Fireball over Midwestern sky was likely dying Russian satellite


Something crossed the night skies of Ohio, Michigan and Indiana on Wednesday before dawn. The fireball burned in hues of green, gold and pink, leaving a luminous trail in its wake. It spent about two minutes shattering into small pieces as it descended from orbit before crossing the border into the United States and Canada, somewhere over the Great Lakes.

“I saw it cross the sky,” said Stephanie Neal, a resident of Williamsburg, Ohio, who saw the object. “He had no tail first, then a tail, then no tail.”

“It was amazing,” said another witness in Batavia, Ohio, in a report to the American Meteor Society, which maintains a helpline where people can point out the fireballs they see in the sky, which are usually rocks that shatter in Earth’s atmosphere. “Mainly because we have a full moon tonight and yet it was still so bright and visible.”

It was not an unexplained aerial phenomenon, as the Pentagon describes UFOs these days, nor even a meteor from the Orionid rain, which peaked early Thursday morning.

Instead, it was likely a recently launched Russian military satellite that had shown signs of failure, according to orbital trackers, before plunging into Earth’s atmosphere and igniting.

The classified Russian spacecraft, identified by a US Space Command database as COSMOS 2551, was launched on September 9 from the Russian Plesetsk Cosmodrome, about 500 miles north of Moscow.

Few details of the satellite were recognized by the Russian military, but it was heading in an orbital path above the Earth’s poles. The Russian Defense Ministry said the launch and deployment of the satellite was successful.

But almost immediately after reaching space, satellite trackers noticed a gradual descent in the spacecraft’s altitude.

“99% sure it was a failure,” said Jonathan McDowell, a Harvard astronomer who tracks orbiting objects and closely monitors the Russian satellite.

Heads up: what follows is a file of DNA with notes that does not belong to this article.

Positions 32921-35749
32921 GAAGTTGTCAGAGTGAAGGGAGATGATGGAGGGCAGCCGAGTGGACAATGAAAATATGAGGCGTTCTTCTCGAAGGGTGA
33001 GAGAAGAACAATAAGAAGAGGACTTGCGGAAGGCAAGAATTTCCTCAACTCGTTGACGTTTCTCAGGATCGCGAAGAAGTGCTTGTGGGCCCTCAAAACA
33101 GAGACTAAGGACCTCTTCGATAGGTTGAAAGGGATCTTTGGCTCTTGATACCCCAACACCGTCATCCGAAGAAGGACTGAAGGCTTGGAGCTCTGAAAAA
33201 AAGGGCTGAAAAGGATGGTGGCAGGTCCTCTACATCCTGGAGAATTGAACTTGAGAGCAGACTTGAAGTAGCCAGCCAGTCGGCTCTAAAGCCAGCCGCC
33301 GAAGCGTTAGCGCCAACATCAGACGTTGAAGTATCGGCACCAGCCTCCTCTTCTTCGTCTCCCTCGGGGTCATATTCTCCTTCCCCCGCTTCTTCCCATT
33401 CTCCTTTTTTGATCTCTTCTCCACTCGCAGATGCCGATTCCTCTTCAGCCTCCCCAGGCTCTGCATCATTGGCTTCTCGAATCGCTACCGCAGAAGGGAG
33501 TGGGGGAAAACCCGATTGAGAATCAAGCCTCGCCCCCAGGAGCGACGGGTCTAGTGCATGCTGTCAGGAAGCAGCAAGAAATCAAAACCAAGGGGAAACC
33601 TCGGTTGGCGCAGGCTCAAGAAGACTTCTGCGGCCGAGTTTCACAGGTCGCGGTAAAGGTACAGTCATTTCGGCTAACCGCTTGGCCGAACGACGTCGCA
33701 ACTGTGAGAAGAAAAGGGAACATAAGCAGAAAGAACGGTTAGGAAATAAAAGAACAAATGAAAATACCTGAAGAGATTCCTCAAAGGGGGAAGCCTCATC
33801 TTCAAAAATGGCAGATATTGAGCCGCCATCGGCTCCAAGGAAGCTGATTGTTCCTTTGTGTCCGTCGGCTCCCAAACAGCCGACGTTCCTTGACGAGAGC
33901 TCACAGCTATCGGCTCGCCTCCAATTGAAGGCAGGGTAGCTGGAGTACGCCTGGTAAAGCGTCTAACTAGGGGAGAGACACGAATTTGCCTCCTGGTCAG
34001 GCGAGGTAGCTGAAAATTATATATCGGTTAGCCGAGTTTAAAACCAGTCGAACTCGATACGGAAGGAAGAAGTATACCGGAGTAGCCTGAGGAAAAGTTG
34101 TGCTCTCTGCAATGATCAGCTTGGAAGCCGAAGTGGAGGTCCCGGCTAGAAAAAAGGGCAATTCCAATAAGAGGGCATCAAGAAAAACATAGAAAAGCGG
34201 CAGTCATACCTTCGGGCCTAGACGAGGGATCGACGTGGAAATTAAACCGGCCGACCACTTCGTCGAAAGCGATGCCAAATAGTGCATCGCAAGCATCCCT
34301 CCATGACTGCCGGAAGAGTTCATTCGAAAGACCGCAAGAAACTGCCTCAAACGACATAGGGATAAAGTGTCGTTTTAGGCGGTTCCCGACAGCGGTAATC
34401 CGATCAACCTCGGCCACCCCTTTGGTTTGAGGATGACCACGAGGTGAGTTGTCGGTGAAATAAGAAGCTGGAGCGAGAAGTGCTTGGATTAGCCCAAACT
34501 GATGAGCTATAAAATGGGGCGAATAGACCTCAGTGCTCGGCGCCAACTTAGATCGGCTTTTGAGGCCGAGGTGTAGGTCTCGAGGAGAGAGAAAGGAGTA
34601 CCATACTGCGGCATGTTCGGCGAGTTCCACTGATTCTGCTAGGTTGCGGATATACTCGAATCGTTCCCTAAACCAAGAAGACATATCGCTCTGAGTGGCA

The satellite likely burned in the atmosphere without making landfall, Dr McDowell said.

“Russian satellite re-entries over the United States happen every now and then – maybe a few times over the past five years or so, off the top of my head. “

The Russian Defense Ministry did not respond to requests for comment.

Sky watchers have witnessed other major uncontrolled re-entries of ancient or stray spacecraft this year. Sometimes objects associated with launches survive return to the surface, such as a pressurized container of part of SpaceX’s Falcon 9 rocket that crashed in a man’s farm in Washington in April. Then, in May, large pieces of debris from a Chinese rocket splashed in the waters off the Maldives in the Indian Ocean.

It was not known where exactly the pieces of the Chinese rocket, a Long March 5B, would enter Earth’s atmosphere. This renewed uncertainty calls for more specific international rules governing space activities. NASA administrator Bill Nelson criticized China at the time, saying Beijing “was not meeting accountability standards for their space debris.”

While a 1972 United Nations treaty made nations liable for damage caused by objects launched from their territories, there are few international rules limiting conditions in space that could create damage, such as a dead spacecraft that falls back into the atmosphere. In recent years, U.S. officials have called for new traffic rules to accommodate an increasingly busy orbital highway as many companies, including Elon Musk’s SpaceX, aim to send thousands of internet satellites to low earth orbit.

“The more it goes up, the more it goes down,” said Mike Hankey, an amateur meteor hunter who maintains the American Meteor Society’s fireball database, of recent cases of space debris causing fireworks displays in the sky. “It’s not really my favorite thing to work on, but it happens a lot more and the system can keep up with it.”

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